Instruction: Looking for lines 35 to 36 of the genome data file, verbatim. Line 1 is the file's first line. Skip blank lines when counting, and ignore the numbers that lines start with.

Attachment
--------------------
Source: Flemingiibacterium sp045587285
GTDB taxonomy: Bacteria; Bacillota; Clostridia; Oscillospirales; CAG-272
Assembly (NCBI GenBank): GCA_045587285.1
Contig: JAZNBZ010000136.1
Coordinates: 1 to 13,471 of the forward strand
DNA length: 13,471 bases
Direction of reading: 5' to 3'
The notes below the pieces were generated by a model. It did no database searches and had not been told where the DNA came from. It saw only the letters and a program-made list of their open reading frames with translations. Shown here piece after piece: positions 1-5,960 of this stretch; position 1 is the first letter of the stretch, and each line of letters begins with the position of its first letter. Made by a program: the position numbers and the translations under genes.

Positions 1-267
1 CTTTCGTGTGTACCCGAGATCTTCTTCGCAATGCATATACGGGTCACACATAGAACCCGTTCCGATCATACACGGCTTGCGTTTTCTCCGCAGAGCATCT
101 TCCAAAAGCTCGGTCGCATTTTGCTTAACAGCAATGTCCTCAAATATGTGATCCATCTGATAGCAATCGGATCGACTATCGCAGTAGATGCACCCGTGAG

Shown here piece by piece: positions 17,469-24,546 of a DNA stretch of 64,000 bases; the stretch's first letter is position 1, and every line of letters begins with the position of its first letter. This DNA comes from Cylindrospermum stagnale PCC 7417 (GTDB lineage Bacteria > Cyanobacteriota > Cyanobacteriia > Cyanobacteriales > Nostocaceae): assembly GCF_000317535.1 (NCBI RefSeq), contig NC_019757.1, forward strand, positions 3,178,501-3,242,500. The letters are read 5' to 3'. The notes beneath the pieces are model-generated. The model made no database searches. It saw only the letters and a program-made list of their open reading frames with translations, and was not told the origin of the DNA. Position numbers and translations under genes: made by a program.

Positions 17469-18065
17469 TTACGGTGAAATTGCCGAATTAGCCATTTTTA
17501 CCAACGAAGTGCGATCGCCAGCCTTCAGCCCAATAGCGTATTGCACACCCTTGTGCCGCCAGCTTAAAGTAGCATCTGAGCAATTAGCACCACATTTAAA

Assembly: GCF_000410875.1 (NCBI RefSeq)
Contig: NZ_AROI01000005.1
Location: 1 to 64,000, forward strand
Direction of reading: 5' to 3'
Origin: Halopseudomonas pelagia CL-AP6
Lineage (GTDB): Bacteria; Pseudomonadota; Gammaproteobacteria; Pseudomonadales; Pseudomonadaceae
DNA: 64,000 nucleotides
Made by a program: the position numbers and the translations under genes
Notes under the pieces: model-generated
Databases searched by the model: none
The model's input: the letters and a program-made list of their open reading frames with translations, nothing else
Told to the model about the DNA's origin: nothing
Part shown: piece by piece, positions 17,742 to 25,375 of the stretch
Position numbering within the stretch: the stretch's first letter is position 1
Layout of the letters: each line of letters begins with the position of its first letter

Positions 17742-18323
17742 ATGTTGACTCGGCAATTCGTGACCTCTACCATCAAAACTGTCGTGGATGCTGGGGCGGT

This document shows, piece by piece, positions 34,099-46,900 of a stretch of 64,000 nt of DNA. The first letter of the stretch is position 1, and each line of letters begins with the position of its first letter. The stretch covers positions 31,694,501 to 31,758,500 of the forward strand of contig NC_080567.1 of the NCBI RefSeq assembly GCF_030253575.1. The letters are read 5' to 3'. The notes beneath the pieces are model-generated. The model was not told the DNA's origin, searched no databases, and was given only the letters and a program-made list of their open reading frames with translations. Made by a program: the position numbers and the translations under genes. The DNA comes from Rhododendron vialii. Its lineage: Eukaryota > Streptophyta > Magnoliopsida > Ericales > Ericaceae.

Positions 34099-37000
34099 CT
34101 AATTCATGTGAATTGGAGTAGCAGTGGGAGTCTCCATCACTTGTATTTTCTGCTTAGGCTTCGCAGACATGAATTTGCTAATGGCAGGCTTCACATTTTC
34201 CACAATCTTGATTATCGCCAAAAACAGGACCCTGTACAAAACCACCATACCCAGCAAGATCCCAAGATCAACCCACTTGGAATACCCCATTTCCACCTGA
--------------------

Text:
34099 CT
34101 AATTCATGTGAATTGGAGTAGCAGTGGGAGTCTCCATCACTTGTATTTTCTGCTTAGGCTTCGCAGACATGAATTTGCTAATGGCAGGCTTCACATTTTC